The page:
For people looking to know which model it is, take these pieces of information into consideration:

• do you know what MLM stands for in ai?
• default config is being used

## Dealing with layers (again)

After getting the hints, I figured out the answers to those 3 questions:

1. MLM stands for Masked Language Modeling

• Here is an article that explained MLM very well.

• My guessing is that we probably need to input flag format with masks, e.g. CyberErudites{[MASKED]}, then the model will predict the masked part?

2. The username is alBERT, hinting towards a BERT model.

3. We just use the default config of BERT.

Still, there are a number of issues to resolve:

1. If we print out dimensions of all layers, they are all multiples of 768, but some are very large (23440896, 393216, ...). I noticed default BERT has 12 layers, each of size 768. So how can we convert these large numbers to 768?

2. I have no idea how to load BERT model and change the weights somehow.

That is the end of day 1 so I went to sleep. During the 6 hours, my teammate made some progress and we figured out that, indeed BERT does have only 12 layers, but if we take a look at each layer we will find that each one consists of query, key, value, dropout, etc. Also there are hints 2 and 3:

The layers had been flattened before being sent. You need to reshape them.

tokenizer = BertTokenizer.from_pretrained('bert-base-uncased')

using model.parameters reshape and update the layers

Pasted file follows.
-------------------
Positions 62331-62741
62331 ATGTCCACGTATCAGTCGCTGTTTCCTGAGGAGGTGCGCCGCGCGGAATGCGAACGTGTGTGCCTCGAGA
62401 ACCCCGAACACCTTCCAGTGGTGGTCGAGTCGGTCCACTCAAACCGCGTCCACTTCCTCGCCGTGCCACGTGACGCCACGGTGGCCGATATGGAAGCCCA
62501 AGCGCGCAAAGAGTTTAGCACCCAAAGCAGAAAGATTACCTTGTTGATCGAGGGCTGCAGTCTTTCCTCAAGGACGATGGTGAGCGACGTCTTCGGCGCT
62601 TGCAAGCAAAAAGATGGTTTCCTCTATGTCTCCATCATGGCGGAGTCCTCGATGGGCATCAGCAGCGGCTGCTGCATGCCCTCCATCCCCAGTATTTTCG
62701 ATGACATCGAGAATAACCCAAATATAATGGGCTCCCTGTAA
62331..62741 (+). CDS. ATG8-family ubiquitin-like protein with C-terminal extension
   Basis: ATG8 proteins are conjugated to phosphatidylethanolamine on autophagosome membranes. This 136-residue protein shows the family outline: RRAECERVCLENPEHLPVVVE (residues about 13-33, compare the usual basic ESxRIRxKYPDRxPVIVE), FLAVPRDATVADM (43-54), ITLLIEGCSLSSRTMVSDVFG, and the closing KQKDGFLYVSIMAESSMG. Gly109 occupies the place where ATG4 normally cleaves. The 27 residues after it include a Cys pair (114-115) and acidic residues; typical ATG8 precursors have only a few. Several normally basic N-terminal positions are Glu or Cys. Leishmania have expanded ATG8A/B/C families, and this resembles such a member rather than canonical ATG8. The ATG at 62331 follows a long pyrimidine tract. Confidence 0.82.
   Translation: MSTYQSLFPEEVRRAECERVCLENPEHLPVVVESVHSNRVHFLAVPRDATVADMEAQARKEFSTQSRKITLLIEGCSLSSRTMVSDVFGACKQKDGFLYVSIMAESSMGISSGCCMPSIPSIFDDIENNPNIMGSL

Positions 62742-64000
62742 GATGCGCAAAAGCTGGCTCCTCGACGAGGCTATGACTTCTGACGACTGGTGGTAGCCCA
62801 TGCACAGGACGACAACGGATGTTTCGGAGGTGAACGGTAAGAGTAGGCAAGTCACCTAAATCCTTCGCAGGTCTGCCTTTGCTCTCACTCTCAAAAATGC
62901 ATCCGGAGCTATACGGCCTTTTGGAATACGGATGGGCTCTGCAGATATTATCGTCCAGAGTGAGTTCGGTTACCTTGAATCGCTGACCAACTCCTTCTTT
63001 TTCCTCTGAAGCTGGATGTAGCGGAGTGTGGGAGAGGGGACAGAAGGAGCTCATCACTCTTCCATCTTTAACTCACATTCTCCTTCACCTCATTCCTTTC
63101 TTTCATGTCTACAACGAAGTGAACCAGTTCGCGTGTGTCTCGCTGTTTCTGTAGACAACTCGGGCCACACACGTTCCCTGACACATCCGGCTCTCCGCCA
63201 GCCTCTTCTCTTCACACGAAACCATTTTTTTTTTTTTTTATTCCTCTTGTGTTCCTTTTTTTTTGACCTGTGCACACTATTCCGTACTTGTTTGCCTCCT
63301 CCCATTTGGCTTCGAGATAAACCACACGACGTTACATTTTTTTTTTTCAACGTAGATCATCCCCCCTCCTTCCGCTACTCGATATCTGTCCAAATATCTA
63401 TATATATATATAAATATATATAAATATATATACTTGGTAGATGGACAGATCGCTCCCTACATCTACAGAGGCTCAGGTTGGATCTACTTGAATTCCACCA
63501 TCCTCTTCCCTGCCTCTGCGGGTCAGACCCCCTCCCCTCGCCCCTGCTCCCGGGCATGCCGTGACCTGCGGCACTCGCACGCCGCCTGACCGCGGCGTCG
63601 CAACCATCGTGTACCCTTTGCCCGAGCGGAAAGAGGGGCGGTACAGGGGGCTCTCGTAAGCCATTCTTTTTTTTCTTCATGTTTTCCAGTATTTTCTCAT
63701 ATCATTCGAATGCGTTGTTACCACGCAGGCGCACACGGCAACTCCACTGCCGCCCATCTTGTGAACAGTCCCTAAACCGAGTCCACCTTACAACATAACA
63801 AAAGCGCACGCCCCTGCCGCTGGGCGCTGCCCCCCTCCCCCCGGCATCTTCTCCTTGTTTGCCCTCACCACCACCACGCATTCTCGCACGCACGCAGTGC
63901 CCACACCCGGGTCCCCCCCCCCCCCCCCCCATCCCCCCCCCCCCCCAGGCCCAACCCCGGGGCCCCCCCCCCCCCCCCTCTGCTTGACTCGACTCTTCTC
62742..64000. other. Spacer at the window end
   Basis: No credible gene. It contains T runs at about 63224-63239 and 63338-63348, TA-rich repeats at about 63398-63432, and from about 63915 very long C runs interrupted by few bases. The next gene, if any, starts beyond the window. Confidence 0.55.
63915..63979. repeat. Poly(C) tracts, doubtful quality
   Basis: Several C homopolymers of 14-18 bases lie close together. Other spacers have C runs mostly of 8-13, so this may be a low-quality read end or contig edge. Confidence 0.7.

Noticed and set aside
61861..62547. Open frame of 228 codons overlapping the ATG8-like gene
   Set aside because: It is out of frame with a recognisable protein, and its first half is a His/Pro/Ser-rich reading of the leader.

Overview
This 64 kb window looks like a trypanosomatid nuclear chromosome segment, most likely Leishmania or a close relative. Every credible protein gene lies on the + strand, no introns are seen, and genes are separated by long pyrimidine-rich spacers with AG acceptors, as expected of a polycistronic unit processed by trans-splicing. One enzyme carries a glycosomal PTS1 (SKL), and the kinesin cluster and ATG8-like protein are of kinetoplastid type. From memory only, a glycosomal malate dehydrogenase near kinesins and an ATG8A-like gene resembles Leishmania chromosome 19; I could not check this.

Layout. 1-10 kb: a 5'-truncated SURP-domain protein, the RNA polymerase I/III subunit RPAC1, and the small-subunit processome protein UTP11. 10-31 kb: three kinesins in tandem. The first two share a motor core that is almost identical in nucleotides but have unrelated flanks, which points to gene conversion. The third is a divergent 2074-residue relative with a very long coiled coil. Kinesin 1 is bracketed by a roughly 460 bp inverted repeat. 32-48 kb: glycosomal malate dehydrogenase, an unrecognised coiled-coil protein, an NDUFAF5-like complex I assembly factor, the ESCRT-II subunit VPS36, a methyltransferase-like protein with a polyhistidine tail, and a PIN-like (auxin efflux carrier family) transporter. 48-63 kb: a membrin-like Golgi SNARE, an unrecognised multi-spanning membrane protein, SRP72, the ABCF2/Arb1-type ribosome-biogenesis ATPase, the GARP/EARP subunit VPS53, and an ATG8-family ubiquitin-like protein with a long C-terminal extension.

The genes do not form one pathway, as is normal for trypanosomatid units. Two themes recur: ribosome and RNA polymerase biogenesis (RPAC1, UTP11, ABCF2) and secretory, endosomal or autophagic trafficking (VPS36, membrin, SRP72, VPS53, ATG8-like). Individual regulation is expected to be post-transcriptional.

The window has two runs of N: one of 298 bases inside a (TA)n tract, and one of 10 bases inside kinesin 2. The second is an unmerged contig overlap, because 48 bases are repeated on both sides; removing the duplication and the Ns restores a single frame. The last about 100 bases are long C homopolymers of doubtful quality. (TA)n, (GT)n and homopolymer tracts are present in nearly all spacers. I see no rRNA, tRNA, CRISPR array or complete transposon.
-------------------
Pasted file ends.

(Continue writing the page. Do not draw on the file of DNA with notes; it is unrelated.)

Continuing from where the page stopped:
Let’s have a try.

from transformers import BertModel, BertConfig, BertTokenizer, BertForMaskedLM
import torch

tokenizer = BertTokenizer.from_pretrained('bert-base-uncased')

print(model.parameters)


We get the following:

<bound method ModuleUtilsMixin.num_parameters of BertModel(
(embeddings): BertEmbeddings(
(position_embeddings): Embedding(512, 768)
(token_type_embeddings): Embedding(2, 768)
(LayerNorm): LayerNorm((768,), eps=1e-12, elementwise_affine=True)
(dropout): Dropout(p=0.1, inplace=False)
[Truncated]


The first 2 entries of pks have size of $23440896 = 30522 \times 768$ and $393216 = 512 \times 768$.

Great! We can exactly match 202 layer arrays with all BERT parameters. Now we just need to reshape them and update the weights. Note I did some printing here to validate data shape is correct.

shapes = []
for j, param in enumerate(model.parameters()):
if j == 0:
print(param.data)
shapes.append(param.shape)

for j, param in enumerate(model.parameters()):
# update param to our weights
# if 2d, need to reshape pks[j]
if len(shapes[j]) == 2:
param.data = torch.from_numpy(pks[j]).view(shapes[j])
else:
param.data = torch.from_numpy(pks[j])

for j, param in enumerate(model.parameters()):
if j == 0:
print(param.data)
assert param.shape == shapes[j]


Thanks to Copilot, all the code except comments were automatically filled in. And we are happy to see parameters were indeed updated.

tensor([[ 0.0000,  0.0000,  0.0000,  ...,  0.0000,  0.0000,  0.0000],
[-0.0052,  0.0246,  0.0104,  ..., -0.0139, -0.0018,  0.0093],
[-0.0145,  0.0070, -0.0057,  ..., -0.0404,  0.0120,  0.0009],
...,
[ 0.0275, -0.0102,  0.0191,  ..., -0.0005,  0.0455,  0.0310],
[-0.0179, -0.0146, -0.0174,  ...,  0.0098, -0.0223,  0.0121],
[-0.0085, -0.0045, -0.0039,  ..., -0.0606, -0.0018,  0.0113]])
tensor([[ 3.0280e-03, -1.7906e-03,  5.7056e-05,  ..., -1.2136e-04,
1.6935e-03, -1.5684e-03],
[-1.3746e-02, -6.2399e-03,  1.6096e-02,  ...,  2.0177e-02,
2.0433e-02, -1.9886e-02],
[ 3.5869e-02, -3.5923e-02, -2.1710e-02,  ..., -2.9126e-03,
8.1522e-03, -6.2686e-03],
...,
[-9.2989e-03,  2.8955e-02, -2.1906e-02,  ...,  1.1191e-02,